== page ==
Connecticut has finally taken a major step toward fair funding for all public school kids. Ruling on a case filed by the Connecticut Coalition for Justice in Education Funding (CCJEF), Superior Court Judge Thomas Moukawsher denounced the current public school funding formula as unconstitutional and mandated the creation of a new system.

Setting a deadline of 180 days, he ordered state leaders to enact a series of much-needed reforms that have been held prisoner by politics for far too long, acting with the urgency that Connecticut’s children deserve.

This landmark victory for public school students follows decades of committed advocacy by families, educators and their allies. Connecticut’s public school funding formula has long denied thousands of students the resources they need to thrive, and, as Judge Moukawsher noted, has especially disadvantaged low-income students.

Moukawsher ruled that “Beyond a reasonable doubt, Connecticut is defaulting on its constitutional duty to provide adequate public school opportunities because it has no rational, substantial and verifiable plan to distribute money for education aid and school construction.”

Educators like me are thrilled to see such a bold, sweeping decision from the court, which also mandated other important educational reforms to ensure the state’s plan includes more than just fair funding.

Now the responsibility shifts to the governor and General Assembly who must craft a funding formula that treats all public school children fairly, no matter where they live or what kind of public school they attend. Currently, there are more than 10 different formulas used to fund public school students — and many of those formulas have been jerry-rigged every year for the last 20 years to achieve short-term, political outcomes.

It’s truly a mess — with deep inequity and devastating impact.

To their credit, Gov. Dannel Malloy and some legislators have championed the need for change, but they have had too few allies. As a result, tens of thousands of students across our state have been short-changed for years. Some of the most egregiously underfunded children are those who attend charter schools, which are free, lottery-enrolled, public schools.

I work with Achievement First, a network of public charter schools serving more than 3,800 Connecticut families, and we have spent almost two decades serving some of the state’s highest-need children. Our student population is 87 percent free- and reduced- price lunch, compared to the state average of 38 percent. These students, like any other, deserve a great education that prepares them to succeed in college, career, and life. They deserve schools filled with joy and rigor, where they’re challenged by high expectations and given the support they need to meet them.

Thanks to the hard work of students, parents and teachers, we’re doing everything we can do make this vision a reality and getting strong results. Our Amistad and Elm City schools in New Haven were designated as Schools of Distinction by the State Department of Education, an honor received only by the highest-performing 10 percent of schools in the state.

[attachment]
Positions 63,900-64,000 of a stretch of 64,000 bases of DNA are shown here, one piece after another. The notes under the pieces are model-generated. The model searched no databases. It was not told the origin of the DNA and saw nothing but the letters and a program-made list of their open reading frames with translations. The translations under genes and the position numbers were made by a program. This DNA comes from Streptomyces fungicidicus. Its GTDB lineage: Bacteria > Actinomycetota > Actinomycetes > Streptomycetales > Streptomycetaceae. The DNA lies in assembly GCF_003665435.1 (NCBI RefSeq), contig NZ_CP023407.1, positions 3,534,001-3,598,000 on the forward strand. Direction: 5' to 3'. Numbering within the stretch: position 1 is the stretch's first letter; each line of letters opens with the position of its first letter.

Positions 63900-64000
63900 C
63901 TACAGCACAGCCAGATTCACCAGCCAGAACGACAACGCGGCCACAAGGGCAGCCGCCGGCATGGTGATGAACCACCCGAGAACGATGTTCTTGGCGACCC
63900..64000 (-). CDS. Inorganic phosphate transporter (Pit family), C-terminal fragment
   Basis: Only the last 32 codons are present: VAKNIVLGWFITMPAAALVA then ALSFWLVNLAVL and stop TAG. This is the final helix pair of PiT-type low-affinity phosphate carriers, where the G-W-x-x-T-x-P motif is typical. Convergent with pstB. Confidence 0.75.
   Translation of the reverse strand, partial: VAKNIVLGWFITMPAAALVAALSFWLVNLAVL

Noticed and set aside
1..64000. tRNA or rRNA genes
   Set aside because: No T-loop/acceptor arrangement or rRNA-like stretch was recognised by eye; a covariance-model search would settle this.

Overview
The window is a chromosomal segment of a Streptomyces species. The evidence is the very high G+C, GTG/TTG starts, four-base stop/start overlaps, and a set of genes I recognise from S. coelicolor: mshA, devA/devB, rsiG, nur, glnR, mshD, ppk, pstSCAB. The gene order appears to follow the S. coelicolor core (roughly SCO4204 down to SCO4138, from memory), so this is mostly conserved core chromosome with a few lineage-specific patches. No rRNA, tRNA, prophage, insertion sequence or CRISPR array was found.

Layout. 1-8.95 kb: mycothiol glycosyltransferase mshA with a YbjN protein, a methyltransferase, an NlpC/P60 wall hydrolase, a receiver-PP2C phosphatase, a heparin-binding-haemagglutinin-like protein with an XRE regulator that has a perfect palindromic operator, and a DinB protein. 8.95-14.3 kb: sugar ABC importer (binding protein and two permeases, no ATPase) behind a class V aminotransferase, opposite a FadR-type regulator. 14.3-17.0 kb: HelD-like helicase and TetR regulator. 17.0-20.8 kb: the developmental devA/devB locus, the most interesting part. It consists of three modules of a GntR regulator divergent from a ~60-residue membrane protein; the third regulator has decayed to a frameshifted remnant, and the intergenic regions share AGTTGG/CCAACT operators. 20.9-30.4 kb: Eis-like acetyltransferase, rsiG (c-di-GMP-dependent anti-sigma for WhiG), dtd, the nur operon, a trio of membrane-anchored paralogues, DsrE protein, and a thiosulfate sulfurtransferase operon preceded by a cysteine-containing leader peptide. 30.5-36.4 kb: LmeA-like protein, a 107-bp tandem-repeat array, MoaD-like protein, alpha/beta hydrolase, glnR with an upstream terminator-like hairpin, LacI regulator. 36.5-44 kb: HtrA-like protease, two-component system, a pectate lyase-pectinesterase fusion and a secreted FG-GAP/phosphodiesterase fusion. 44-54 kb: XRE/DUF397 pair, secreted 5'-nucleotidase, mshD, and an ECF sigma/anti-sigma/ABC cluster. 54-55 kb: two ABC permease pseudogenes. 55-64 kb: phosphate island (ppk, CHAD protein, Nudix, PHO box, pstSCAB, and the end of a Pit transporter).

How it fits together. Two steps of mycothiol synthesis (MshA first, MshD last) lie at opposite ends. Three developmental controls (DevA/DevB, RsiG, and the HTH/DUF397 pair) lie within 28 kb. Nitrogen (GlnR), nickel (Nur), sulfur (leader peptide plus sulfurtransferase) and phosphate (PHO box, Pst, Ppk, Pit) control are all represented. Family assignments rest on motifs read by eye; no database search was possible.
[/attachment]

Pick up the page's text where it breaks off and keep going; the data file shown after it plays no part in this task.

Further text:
In Bridgeport, our urban students are outperforming students in Fairfield and Greenwich in math. In Hartford, our high school students not only outperformed the state average, but also earned the highest average SAT scores among low-income students in the state. This success — and the additional work we need to do — is imperiled by Connecticut’s unconstitutional funding formula.

On average, public charter school students receive $4,000 less in annual public funding than district school students, for no reason other than the type of public school they attend. Every year, this arbitrary funding level — which isn’t anchored in need or cost-of-living or benchmarked against any other funding level — results in significant shortfalls and stretches our schools’ budgets even thinner. We’ve already cut staff positions and key supports that our students need to succeed.

Unless the state’s new funding formula levels the playing field for all of Connecticut’s students, we will have to further eliminate academic courses and after-school programs and increase class sizes. Students will lose access to programs that have enriched their education, and thousands of families will remain on charter school wait lists because we’re unable to serve new students.

Our families, like so many others, rightly ask, “Why does the state of Connecticut say that my child is worth so much less than another child?”

The answer is that they’re not. So, instead of giving up and accepting Connecticut’s opportunity-killing approach to funding, the public charter school community is standing with school districts, towns, and cities across the state to call for reform.

As state leaders work to craft a new system, we urge them to implement an equitable funding formula for all of Connecticut’s children. In the words of Judge Moukawsher, “…change must come,” — and it can’t come soon enough.

Dacia Toll is the Co-CEO of Achievement First, a non-profit network of public charter schools, serving over 3,800 students in Bridgeport, Hartford and New Haven.

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